Voting

The 1965 Voting Rights Act and other legislation protecting African Americans right to vote was a key gain of the Civil Rights movement. It enabled hundreds of thousands of African Americans to register to vote for the first time, and research has shown that black voter turnout rates increased sharply after it was passed. The number of African American elected officials also increased over the decades at all levels of government, culminating in the election of Barack Obama as the first black President in 2008.

The gains of the Voting Rights however received a huge blow when the supreme court decided in Shelby county v Holder that some of the protections afforded African Americans in states with a history of discrimination were not longer necessary. This has had a dire impact on African American voters.  Because African Americans overwhelmingly vote Democrat, Republicans have spent decades working on voter suppression efforts, such as purging voter rolls, introducing voter ID laws, and barring felons from voting. Already in the first couple of months of 2021, states have introduced 165 bills to restrict voting access.

State-Sponsored Violence

President Nixon's advisor, John Ehrlichman, once explained how the Nixon administration created the "War on Drugs" to destroy its perceived enemies of anti-war demonstrators and black people:

"We knew we couldn’t make it illegal to be either against the war or black, but by getting the public to associate the hippies with marijuana and blacks with heroin, and then criminalizing both heavily, we could disrupt those communities. We could arrest their leaders, raid their homes, break up their meetings, and vilify them night after night on the evening news. Did we know we were lying about the drugs? Of course we did.”

In the 1980s, the Reagan administration upped the stakes in the War on Drugs even further, introducing criminal penalties 100 times higher for crack (mostly used by African Americans) than for powdered cocaine (mostly used by whites). The drug war became a means for funnelling black people into the criminal justice system, with the US prison population exploding from around 400,000 in 1970 to more than 2 million today, with the highest incarceration rate in the world.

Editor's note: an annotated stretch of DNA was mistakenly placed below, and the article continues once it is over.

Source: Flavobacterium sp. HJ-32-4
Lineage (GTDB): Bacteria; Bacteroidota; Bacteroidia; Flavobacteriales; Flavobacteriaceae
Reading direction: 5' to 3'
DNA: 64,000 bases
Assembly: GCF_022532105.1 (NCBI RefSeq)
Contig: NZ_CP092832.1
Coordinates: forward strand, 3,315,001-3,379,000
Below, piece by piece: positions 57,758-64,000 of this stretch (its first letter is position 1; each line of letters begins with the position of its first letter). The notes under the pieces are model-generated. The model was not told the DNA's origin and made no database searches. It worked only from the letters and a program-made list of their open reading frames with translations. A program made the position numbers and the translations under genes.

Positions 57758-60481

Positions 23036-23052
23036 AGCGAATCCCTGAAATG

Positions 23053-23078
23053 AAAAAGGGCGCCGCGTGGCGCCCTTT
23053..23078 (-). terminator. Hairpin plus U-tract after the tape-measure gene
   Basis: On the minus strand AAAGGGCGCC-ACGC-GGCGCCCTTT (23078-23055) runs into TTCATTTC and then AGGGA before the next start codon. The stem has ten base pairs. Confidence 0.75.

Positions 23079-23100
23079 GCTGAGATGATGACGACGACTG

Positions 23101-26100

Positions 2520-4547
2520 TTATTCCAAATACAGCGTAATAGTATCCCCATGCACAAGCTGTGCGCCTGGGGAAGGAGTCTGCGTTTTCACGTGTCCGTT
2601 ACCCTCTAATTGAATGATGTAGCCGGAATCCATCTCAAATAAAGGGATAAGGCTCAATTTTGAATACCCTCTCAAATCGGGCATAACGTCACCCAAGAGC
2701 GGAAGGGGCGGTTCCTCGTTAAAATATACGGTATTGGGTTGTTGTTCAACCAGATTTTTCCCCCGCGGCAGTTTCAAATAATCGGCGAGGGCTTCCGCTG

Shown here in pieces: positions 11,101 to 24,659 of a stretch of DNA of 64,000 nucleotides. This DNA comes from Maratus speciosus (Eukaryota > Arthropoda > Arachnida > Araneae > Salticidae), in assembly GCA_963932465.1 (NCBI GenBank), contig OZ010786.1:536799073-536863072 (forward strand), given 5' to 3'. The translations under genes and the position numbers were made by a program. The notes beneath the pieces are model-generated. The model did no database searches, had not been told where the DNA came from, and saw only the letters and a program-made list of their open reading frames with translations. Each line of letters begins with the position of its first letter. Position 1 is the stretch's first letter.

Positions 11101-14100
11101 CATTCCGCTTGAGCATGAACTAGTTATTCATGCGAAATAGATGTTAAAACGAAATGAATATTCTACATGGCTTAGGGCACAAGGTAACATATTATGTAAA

The racial inequalities in sentencing and criminal justice persist today. Here are just a few of the statistics compiled by the NAACP:

  • Although African Americans and whites use drugs at similar rates, the imprisonment rate of African Americans for drug charges is almost six times higher.
  • Although African Americans represent only 5% of illegal drug users, they make up 29% of those arrested and 33% of those incarcerated for drug offences.
  • A Black person is five times more likely to be stopped without just cause than a white person.
  • Black people are sentenced to death at a higher rate than any other racial group.
  • 82% of people on Death Row were convicted of crimes in which the victim was white.
 George Floyd memorial mural outside Cup Foods at Chicago Ave and E 38th St in Minneapolis, Minnesota
George Floyd memorial mural outside Cup Foods at Chicago Ave and E 38th St in Minneapolis, Minnesota, by Lorie Shaull/Flickr

Black Lives Matter

The Black Lives Matter movement has recently highlighted police brutality against black people, but the issue stretches back for decades. What has changed recently is that advances in photography and video technology now allow people to record the beatings and deaths, abuses that used to go unrecorded and unreported.

The 1991 beating of Rodney King was the most famous example, but cellphone cameras now make these horrific images and videos much more common, and rapid sharing makes public reactions faster.